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    The modern era of embedded system design is geared toward the design of low-power systems. One way to reduce power in an application-specified integrated circuit (ASIC) implementation is to reduce the bit-width precision of its computation units. This paper describes algorithms to optimize the bit widths of fixed-point variables for low power in a SystemC-based ASIC design environment. We propose an optimal bit-width allocation algorithm for two variables and a greedy heuristic that works for any number of variables. The algorithms are used in the automation of converting floating-point SystemC programs into ASIC synthesizable SystemC programs. Expected inputs are profiled to estimate errors in the finite precision conversions. Experimental results for the tradeoffs between quantization error, power consumption, and hardware resources used are reported on a set of four SystemC benchmarks that are mapped onto a 0.18-mum ASIC cell library from Artisan Components. We demonstrate that it is possible to reduce the power consumption by 50% on the average by allowing roundoff errors to increase from 0.5% to 1% View full abstract»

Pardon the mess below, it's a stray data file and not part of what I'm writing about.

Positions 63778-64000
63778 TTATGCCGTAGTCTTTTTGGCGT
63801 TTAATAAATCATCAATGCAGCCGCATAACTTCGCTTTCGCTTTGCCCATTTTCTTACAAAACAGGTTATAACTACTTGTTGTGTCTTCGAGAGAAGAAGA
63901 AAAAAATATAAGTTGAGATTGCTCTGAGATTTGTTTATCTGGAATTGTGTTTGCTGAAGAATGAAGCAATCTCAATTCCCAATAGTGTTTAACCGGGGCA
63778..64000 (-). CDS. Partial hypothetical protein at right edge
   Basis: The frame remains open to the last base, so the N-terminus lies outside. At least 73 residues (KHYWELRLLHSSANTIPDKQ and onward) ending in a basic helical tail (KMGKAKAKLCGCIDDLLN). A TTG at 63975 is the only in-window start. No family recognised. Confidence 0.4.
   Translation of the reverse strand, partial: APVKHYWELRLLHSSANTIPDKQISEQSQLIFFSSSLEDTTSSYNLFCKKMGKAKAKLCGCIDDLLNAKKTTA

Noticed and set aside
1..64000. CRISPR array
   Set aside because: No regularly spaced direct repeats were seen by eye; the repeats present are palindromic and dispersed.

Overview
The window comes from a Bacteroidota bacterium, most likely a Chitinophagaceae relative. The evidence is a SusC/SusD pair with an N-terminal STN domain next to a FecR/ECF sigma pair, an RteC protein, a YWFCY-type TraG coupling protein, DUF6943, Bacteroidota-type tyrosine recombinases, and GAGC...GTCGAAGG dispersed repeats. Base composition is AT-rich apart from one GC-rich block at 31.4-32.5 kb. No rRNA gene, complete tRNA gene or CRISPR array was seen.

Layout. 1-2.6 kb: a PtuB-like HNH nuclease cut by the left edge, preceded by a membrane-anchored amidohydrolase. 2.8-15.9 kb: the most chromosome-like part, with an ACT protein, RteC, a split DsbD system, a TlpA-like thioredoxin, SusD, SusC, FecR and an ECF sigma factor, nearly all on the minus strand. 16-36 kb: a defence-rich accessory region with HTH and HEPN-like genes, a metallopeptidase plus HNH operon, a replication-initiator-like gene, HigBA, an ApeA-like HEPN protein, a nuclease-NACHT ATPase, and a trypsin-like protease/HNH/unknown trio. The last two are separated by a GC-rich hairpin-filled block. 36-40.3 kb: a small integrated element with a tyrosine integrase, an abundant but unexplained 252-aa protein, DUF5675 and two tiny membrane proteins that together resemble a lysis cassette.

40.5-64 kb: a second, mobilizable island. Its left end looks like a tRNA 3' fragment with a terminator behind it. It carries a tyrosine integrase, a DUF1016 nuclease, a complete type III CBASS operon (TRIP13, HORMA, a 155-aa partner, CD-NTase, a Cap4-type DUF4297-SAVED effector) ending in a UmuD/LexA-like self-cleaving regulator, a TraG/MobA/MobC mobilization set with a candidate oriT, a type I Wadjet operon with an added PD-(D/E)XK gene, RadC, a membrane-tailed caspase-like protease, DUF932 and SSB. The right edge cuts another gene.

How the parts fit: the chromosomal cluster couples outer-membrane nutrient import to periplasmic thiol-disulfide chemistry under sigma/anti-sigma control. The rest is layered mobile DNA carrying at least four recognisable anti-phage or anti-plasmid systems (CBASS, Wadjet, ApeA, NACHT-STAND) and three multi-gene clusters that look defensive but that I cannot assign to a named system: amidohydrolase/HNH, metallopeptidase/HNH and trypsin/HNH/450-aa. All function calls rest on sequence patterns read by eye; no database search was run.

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  • Optimizing Sequential Cycles Through Shannon Decomposition and Retiming

    Page(s): 456 - 467